One of the key elements in creating a visually stunning aquascape is the use of wood. However, not all types of wood are suitable for aquarium use. In this blog post, we will explore the best types of wood for aquascaping and aquariums.

Types of Wood to Avoid

Before we delve into the best types of wood for your aquarium, it’s important to know which types to avoid:


Cedar is an evergreen wood that releases tannins into the water, causing it to turn dark brown. This can cause stress in your fish. Additionally, cedar absorbs mulm, which can turn gray and create a mess in your tank.


Like cedar, cypress is an evergreen wood that releases tannins into the water. Moreover, cypress is very oily, which can cause problems for your fish if they ingest it or swim through it.


Grapevine wood has high levels of resins and acids that can be harmful to fish and plants in the tank. It also absorbs water like a sponge and releases it into your substrate or filter when it dries out.

The Best Wood for Your Aquarium

Now that we know what to avoid, let’s look at the best types of wood for your aquarium:


Manzanita is a great choice for aquascaping due to its low tannin content and unique shape. It’s also quick to water log and reasonably priced.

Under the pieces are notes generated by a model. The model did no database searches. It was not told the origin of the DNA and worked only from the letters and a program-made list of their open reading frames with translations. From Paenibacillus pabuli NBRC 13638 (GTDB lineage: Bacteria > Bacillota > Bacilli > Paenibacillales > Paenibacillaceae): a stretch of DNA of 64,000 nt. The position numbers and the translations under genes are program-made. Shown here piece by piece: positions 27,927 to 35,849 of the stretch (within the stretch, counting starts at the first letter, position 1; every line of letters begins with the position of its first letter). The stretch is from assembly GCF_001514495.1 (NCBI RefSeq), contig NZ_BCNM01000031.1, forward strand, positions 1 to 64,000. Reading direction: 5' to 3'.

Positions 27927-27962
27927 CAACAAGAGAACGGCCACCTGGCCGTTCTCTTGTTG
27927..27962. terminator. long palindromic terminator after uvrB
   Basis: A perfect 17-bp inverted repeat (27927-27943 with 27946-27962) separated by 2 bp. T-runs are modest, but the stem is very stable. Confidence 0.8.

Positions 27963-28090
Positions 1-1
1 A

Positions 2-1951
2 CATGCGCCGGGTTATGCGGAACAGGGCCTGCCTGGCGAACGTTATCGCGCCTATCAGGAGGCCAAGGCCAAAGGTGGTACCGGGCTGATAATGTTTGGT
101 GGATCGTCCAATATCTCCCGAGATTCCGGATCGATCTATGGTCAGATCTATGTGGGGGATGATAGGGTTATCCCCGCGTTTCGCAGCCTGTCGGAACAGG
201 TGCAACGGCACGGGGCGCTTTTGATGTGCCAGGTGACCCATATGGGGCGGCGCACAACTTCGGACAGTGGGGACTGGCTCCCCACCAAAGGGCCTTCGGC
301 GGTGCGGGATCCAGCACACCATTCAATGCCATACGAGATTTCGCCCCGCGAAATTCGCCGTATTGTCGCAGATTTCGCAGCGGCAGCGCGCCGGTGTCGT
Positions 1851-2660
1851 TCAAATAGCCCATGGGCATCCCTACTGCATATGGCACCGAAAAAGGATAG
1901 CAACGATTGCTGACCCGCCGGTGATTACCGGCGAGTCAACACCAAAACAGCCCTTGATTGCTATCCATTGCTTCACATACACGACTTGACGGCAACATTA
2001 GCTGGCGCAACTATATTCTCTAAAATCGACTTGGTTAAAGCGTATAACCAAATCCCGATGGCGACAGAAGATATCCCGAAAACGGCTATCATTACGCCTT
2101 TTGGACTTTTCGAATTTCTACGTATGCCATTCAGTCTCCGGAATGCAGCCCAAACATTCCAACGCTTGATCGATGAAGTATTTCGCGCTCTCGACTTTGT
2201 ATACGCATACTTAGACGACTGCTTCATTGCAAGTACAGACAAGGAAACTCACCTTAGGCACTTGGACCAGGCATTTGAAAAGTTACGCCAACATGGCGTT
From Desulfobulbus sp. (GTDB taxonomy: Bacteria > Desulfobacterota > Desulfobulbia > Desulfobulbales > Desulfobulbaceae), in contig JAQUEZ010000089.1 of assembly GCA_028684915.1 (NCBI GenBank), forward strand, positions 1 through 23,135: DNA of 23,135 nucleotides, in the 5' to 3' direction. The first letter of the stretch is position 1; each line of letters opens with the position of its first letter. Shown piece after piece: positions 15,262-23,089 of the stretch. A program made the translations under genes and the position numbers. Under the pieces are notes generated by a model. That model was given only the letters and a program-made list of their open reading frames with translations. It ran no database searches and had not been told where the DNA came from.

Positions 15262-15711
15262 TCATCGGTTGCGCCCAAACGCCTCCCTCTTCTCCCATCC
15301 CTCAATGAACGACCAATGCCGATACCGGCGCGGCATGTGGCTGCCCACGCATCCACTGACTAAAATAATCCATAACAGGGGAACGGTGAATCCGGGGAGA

Dark River Brown Manzanita

Included weighted base sinks branch immediately, requires no pre-soaking and will not discolor water.


Tigerwood is another excellent choice for your aquarium. It has low tannin content and showcases a variety of shapes.

Tigerwood – Driftwood 

high grade driftwood, solid and durable, long lasting in underwater or arid environments.


Spiderwood is known for its unique shape and is great for smaller tanks. It’s also a budget-friendly option.

Natural Spiderwood

Spiderwood is light weight and sturdy branches are perfect for decorating.

Rasamala Wood

Rasamala wood, also known as Altingia Excelsa Noronha, is often used as an aquascape decoration due to its strength in contact with water and its unique bends and branches.


Mangrove wood is quite popular among aquascapers due to its smooth texture and few branches. However, it has a reasonably high tannin content and can change the color of the water to yellow.


Natural driftwood has interesting shapes and textures, and looks different from various angles.

Santigi Wood

Santigi wood, or Pemphis acidula, is often used as a bonsai plant and to decorate an aquascape. The roots or twigs have beautiful curves, making them look natural when combined with moss plants or a type of dissident.

Malaysia Driftwood

Originating from the tropical rainforests of Malaysia, Malaysian driftwood is a popular choice for aquariums and fish tanks due to its dark brown color and intricate branching patterns.

Malaysia Driftwood

Real Wood Bogwood 5″-7″ (2 Pieces)

Remember, the choice of wood can significantly impact the health of your aquarium’s inhabitants and the overall aesthetics of your aquascape. So, choose wisely!

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